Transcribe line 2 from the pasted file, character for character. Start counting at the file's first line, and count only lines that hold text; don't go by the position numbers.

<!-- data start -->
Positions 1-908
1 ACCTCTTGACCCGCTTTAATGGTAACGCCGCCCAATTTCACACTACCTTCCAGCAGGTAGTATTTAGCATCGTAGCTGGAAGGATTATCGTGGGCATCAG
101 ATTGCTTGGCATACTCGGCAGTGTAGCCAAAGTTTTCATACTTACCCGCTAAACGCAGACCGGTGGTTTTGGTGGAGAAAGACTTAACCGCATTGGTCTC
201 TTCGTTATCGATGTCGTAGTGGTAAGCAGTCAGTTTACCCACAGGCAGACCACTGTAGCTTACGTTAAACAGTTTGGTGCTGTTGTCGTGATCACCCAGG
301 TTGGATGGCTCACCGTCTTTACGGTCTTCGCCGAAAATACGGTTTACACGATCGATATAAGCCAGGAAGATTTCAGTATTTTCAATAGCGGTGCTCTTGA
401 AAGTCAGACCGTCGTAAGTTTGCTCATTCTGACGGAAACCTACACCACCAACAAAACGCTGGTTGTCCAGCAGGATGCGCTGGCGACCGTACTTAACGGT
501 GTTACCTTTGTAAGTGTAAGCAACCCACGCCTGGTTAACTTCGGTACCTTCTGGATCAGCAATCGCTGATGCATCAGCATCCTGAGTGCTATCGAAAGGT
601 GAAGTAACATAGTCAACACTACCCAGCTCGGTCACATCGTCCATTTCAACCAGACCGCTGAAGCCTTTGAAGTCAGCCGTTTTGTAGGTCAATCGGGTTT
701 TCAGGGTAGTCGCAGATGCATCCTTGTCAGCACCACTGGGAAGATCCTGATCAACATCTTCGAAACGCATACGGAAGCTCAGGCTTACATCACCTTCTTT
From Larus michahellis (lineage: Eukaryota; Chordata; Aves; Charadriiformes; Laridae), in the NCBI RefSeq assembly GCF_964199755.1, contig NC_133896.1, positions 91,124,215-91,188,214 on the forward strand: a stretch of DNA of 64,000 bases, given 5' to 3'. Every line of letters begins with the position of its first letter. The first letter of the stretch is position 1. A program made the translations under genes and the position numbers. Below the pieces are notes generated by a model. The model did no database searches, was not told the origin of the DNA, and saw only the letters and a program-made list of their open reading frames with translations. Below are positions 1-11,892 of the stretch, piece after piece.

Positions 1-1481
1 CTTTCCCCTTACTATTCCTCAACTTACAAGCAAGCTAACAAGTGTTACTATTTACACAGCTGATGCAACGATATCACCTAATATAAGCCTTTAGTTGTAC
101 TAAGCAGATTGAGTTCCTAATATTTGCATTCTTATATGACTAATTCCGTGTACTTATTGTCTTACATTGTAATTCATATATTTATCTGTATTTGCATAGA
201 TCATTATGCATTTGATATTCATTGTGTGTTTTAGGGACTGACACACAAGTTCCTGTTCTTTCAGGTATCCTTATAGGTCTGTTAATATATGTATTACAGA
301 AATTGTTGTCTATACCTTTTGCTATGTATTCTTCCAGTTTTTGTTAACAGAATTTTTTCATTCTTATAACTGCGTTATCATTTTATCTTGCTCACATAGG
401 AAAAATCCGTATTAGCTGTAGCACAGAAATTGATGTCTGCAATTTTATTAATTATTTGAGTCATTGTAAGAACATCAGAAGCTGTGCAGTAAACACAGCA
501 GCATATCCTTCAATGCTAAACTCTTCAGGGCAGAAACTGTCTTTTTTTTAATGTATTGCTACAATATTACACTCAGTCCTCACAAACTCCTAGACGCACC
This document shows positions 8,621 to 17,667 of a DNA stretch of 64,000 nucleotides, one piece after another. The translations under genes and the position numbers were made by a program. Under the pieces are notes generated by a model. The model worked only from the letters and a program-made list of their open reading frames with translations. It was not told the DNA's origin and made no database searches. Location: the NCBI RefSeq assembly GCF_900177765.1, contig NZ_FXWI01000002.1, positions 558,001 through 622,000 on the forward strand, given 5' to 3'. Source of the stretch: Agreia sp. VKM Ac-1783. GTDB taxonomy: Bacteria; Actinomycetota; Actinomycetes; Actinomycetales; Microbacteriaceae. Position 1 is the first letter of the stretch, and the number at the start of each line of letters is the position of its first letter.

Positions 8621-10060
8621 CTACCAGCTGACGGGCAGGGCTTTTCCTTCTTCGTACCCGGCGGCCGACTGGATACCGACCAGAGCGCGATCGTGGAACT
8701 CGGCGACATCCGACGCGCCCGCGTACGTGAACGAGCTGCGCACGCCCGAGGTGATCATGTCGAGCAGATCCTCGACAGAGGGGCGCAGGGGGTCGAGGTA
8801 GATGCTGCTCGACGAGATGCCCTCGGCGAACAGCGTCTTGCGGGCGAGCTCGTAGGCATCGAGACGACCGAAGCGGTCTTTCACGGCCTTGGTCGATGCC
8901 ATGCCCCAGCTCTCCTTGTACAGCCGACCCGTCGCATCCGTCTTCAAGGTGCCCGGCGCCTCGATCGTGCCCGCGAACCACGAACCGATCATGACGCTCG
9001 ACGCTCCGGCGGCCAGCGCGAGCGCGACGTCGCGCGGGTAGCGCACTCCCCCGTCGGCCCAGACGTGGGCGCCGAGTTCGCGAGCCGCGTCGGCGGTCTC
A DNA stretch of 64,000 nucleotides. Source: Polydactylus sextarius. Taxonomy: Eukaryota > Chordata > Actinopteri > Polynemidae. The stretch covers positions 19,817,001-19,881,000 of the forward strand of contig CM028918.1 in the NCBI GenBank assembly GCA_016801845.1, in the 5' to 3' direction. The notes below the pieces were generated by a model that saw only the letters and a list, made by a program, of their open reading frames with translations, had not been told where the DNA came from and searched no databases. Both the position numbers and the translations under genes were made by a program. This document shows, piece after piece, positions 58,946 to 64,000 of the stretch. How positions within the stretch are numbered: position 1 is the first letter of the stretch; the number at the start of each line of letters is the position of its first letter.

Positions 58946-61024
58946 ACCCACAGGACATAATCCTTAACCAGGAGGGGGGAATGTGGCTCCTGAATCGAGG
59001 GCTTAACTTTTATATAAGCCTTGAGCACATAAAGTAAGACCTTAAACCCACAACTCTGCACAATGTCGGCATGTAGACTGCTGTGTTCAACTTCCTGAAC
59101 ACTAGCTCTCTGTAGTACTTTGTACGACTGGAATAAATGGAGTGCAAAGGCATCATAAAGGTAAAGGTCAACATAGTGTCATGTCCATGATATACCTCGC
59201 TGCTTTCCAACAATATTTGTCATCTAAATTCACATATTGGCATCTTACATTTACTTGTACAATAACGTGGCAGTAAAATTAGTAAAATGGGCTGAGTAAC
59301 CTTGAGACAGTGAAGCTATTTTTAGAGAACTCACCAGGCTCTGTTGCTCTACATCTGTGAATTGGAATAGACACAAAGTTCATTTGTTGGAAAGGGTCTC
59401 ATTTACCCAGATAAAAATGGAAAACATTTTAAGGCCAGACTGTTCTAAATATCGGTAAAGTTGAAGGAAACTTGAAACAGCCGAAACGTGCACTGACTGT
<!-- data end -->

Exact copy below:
1 ACCTCTTGACCCGCTTTAATGGTAACGCCGCCCAATTTCACACTACCTTCCAGCAGGTAGTATTTAGCATCGTAGCTGGAAGGATTATCGTGGGCATCAG